Preparing for a fundraise
Lets start with what lenders DON’T care about: Pitch decks and 15 year projections.
Since these lenders are not taking equity, their ROI is limited to the terms of the agreement.
Therefore, a lenders main focus is on trying to minimize risk of their investment in order to increase the odds of a beneficial outcome.
Because of this, lenders value cold, hard, numbers.
Numbers will tell them what they need to know in order to calculate risk and whether to proceed with an investment or not.
How do lenders evaluate risk?
Most modern lenders will make you connect financial accounts to determine the risk factor associated with your business.
This is usually in the form of sales data (from a source like Stripe), accounting data (from a source like QuickBooks), and your business bank account (through a Plaid connection).
This is generally enough information for a lender to understand what makes your business tick, how capital allocation can help, and the risk factor associated with you business.
Lenders can also ask for certain KPIs to understand what the driving force behind your business are.
This is a less standard practice as the aforementioned connections will usually be enough for a lender to calculate the risk factor.
Matching with the right partner
The first thing to consider when matching with a partner is what business type the funding partner has expertise in.
This is important as this could foreshadow their ability to guide you through any issues in an industry that they understand.
While many lenders will lend to multiple business types, they generally have a primary and secondary focus.
The second thing is to consider are the benefits they offer.
From no credit checks, to no prepayment penalties, different lenders offer different perks in relation to the funding agreement.
This is very important to many founders as there are certain issues they feel strongly about.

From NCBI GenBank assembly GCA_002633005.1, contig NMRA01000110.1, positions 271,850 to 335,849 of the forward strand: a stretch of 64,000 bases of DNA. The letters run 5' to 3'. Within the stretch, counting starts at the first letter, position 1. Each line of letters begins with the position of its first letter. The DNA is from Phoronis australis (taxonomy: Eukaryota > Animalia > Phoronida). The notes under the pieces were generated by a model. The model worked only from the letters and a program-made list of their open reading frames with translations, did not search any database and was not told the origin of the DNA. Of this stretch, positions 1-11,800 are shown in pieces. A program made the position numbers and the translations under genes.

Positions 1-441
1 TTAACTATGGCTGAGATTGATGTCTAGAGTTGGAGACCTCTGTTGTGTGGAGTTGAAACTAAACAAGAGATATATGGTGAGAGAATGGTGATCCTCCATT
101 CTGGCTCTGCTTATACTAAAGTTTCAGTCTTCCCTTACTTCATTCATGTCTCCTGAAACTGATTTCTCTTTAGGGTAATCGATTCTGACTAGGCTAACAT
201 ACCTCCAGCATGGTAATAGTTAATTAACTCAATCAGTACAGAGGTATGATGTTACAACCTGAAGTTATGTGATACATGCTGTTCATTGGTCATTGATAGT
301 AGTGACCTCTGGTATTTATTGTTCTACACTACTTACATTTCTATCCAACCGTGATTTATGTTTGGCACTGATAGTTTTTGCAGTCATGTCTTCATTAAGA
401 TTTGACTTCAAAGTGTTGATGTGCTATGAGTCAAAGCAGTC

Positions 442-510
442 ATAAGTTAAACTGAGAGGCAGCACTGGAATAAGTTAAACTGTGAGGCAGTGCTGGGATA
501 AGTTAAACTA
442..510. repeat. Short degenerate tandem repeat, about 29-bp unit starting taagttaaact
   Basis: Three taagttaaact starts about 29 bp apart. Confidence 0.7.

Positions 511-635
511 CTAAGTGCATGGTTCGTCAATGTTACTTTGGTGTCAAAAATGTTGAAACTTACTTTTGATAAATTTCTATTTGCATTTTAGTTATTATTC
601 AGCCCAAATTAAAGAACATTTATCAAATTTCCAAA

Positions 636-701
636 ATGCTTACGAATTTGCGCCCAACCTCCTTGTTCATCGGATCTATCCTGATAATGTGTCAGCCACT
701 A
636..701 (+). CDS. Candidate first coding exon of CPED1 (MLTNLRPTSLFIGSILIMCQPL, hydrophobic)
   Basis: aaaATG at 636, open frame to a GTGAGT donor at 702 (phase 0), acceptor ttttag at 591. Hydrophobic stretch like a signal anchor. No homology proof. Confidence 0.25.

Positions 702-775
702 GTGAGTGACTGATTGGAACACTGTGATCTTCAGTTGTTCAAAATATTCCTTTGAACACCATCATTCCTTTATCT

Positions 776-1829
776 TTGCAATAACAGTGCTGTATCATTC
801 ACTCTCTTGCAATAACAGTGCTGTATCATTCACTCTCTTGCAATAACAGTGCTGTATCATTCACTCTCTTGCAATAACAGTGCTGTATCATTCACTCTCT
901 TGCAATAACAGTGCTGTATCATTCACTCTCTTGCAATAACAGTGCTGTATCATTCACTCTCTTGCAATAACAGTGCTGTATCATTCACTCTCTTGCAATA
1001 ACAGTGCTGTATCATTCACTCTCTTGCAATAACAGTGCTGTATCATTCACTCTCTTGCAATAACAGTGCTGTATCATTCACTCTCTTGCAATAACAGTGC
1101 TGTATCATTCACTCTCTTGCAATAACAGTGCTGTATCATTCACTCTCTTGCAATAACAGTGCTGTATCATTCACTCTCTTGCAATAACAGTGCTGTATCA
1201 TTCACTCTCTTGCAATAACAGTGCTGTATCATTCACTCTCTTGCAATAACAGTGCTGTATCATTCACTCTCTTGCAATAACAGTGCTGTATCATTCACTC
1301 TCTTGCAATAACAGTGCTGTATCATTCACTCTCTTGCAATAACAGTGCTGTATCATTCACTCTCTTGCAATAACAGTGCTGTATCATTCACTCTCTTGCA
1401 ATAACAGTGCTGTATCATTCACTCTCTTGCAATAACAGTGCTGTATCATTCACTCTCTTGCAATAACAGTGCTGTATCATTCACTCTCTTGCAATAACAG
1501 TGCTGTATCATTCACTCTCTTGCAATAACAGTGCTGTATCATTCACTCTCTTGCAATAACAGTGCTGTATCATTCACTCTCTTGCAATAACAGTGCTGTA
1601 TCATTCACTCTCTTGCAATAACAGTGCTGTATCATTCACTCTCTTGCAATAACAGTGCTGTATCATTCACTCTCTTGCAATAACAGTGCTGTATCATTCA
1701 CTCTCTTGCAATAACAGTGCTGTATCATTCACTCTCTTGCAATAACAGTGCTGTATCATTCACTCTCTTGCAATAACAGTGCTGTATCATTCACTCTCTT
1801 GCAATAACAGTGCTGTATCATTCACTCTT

The third, (and maybe most important), factor to consider when choosing a funding partner, is trust and communication.
A partner that you can trust will give you the peace of mind to focus on growing your business and not constantly keeping an eye on your partner.
While most funding partners are professional, founders want a partner that you can easily communicate with.
This is especially important if the business is facing any challenges that a funding partner is able to guide you through.
Managing multiple funding partners
What is the advantage of having multiple partners?
This is a really great question and there are two common cases where multiple partners are utiized.
The first case is when one partner can't provide the full amount of capital you are looking for. In this case, splitting your funding target between two or more capital partners is a viable option.
The second case where a team desires multiple capital partners is if you want to access multiple funding types.
In this case, one partner might extend a line of credit and another might offer a revenue share agreement.
Different funding types might be accessed to accomplish different objectives.
Of the group of partners that are lending to you, there will be one “senior lender”.
The senior lender is the lender in the group that has the most rights.
This lender will sometimes ask that the other lenders sign a subordination agreement.
A subordination agreement establishes an order of loan repayment should there not be enough money to repay all lenders involved.
Subordination agreements are pretty common and your capital partners should be familiar with them and the content they contain as they are all similarly structured.